Information is power. This old adage is especially true in regard to the national security world, where, ideally, the right information can prevent disaster from occurring. Get ready for your own intelligence briefing as we explore what intelligence is and how it is collected, learn the difference between SIGNINT and HUMINT, and discover how organizations such as the Central Intelligence Agency (CIA), the Federal Bureau of Investigation (FBI), and the National Security Agency (NSA), among others, work every day behind the scenes to keep America safe.

Unit 5: Natural Disasters and Security

When do you feel most confident and safe? If you think about it, it’s likely when the rest of your world is stable. It’s hard to handle something challenging, or to feel secure enough to do something daring, when the most basic elements of your life have been upended. The same is true for nearly everyone, and natural disasters can quickly throw everything you know into upheaval. An essential part of the United States’ national security strategy is to quickly respond to those disasters and to restore essential systems and services so that life can continue as it once did. Understanding how that process works helps put into perspective how all of the parts of a national security strategy work together to create a safe, stable country.

Unit 6: Human-Made Disasters and National Security

We’ve seen what natural disasters can do, bringing a powerful punch to populations that are often unprepared for their fury and intensity. But when you think of disasters, do you also think about those caused by people? In 2015, of the 353 catastrophic events worldwide, 155 of them were the result of human activity. Some of the most powerful threats to the United States come not from the weather but from people. Human-made disasters, whether environmental, industrial, or humanitarian, can have the same devastating power to destroy lives and communities that massive storms or wildfires have. To keep a community safe, a national security strategy must include a way to prepare for, and ideally prevent, the human-made events that can harm families, cities, and even nations.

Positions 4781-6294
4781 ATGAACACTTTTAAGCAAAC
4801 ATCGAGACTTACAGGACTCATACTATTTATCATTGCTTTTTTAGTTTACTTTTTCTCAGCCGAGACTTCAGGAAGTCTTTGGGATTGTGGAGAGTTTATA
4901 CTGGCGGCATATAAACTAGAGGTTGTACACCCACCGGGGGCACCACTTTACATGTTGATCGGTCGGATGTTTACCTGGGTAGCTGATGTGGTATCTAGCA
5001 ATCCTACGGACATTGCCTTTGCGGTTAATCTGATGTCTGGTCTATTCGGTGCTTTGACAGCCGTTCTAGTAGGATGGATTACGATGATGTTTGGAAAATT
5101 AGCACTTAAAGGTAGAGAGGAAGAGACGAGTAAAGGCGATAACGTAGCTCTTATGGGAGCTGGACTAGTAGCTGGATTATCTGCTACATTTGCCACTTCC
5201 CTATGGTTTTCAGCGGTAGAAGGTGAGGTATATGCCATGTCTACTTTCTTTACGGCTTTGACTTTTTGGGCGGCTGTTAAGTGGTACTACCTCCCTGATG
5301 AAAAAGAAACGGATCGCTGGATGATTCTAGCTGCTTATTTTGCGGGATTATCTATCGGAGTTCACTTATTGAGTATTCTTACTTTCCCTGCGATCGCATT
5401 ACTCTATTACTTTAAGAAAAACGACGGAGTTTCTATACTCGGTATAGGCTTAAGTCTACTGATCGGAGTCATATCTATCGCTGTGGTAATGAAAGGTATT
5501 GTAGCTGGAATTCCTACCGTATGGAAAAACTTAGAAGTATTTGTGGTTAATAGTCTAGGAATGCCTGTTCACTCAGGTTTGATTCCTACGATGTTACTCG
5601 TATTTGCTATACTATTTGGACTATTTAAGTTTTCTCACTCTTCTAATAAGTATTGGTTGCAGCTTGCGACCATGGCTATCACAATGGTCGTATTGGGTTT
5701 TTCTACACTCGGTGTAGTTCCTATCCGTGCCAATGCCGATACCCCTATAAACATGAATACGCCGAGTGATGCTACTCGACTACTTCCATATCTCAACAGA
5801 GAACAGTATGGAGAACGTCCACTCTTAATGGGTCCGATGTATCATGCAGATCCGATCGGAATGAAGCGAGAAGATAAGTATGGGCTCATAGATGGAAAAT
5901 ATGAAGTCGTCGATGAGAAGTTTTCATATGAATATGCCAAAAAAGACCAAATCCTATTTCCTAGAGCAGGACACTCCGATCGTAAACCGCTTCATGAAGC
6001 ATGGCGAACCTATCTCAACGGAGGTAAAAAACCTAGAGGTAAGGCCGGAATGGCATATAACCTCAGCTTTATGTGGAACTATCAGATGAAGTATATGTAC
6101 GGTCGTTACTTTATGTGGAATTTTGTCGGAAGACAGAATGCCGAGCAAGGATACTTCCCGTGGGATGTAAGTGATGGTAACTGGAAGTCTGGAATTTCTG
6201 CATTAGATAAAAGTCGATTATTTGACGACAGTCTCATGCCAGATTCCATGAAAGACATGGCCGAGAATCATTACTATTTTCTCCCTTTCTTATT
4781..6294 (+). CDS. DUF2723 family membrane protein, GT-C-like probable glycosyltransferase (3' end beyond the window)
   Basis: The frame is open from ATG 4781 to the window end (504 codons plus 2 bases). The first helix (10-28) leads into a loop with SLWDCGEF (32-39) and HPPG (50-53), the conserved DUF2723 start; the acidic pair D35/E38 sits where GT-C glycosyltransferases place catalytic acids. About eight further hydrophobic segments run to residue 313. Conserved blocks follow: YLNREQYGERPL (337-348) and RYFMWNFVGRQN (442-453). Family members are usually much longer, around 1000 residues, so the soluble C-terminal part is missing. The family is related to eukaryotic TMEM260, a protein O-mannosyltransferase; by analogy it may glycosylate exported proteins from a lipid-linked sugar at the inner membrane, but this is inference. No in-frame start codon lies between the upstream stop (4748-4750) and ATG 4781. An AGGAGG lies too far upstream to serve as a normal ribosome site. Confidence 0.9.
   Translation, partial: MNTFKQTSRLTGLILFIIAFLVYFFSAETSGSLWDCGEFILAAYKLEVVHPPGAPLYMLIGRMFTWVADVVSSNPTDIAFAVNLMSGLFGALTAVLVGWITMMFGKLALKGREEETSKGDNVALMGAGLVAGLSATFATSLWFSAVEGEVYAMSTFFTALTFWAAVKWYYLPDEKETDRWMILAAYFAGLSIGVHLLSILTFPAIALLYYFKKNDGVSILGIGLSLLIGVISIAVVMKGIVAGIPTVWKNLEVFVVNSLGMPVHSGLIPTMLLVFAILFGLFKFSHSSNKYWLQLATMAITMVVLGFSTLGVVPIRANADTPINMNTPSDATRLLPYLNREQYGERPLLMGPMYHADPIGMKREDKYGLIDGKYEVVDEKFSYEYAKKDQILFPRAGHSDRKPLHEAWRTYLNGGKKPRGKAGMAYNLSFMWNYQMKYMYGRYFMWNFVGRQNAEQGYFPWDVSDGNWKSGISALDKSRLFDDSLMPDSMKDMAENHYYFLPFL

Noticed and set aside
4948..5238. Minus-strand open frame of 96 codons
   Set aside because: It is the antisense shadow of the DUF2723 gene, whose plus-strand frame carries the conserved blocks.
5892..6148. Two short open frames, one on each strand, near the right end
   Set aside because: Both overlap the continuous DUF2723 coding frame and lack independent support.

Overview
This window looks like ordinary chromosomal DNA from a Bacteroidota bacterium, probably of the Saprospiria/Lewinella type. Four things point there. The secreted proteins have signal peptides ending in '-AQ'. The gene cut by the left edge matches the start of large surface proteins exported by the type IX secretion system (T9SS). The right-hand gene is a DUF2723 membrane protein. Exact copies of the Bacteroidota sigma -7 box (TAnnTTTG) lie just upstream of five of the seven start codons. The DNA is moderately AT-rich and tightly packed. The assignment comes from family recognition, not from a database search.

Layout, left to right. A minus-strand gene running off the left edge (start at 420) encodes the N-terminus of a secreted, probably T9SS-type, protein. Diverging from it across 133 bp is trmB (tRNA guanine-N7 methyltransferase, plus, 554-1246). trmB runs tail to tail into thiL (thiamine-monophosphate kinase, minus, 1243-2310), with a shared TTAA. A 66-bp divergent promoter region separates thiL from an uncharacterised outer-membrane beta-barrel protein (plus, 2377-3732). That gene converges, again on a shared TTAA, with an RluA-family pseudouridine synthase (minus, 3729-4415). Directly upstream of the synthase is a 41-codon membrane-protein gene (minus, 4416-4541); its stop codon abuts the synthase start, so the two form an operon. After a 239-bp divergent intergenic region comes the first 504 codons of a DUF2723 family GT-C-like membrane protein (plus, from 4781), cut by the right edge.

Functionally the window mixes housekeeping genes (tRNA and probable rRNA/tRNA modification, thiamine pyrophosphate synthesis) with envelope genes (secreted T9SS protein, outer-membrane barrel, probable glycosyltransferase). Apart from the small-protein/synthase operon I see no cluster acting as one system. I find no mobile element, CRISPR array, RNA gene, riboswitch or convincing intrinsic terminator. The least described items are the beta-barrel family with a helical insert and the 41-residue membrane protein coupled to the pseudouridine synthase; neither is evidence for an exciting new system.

Unit 7: Terrorism and National Security

According to former Federal Bureau of Investigation (FBI) Director James Comey, the United States is at the greatest threat level from terrorist groups since September 11, 2001. No doubt, the way we live, work, play, and think about national security changed when four planes were hijacked and crashed into the World Trade Center, the Pentagon, and a field in Pennsylvania. But now, more than 15 years later, what does a national security strategy against terrorism look like? What does it entail, and is a single-minded focus on groups like al-Qaeda and ISIS effective?

Unit 8: Predicting and Preparing for the Future

Simply buying a car doesn’t make you a good driver and neither does deciding when and where you’ll drive. Mapping out your route, putting in enough gas, even checking the oil and fluids are all a part of the process, but they don’t work independently of one another to make the trip a safe and pleasant one. What does? Getting out on the road and practicing your skills. The same is true of any national security strategy and the agencies that work to implement those strategies. While some agencies may have the opportunity to practice their skills on a daily basis as they intercept intelligence, keep borders safe, screen passengers and luggage, and gather leads for investigations, other agencies are not offered that opportunity until the worst-case scenario happens. To create a safe, secure nation, those involved in the process not only need a clear plan but also require the opportunity to practice those plans together so that when the time comes to implement them, everyone is ready.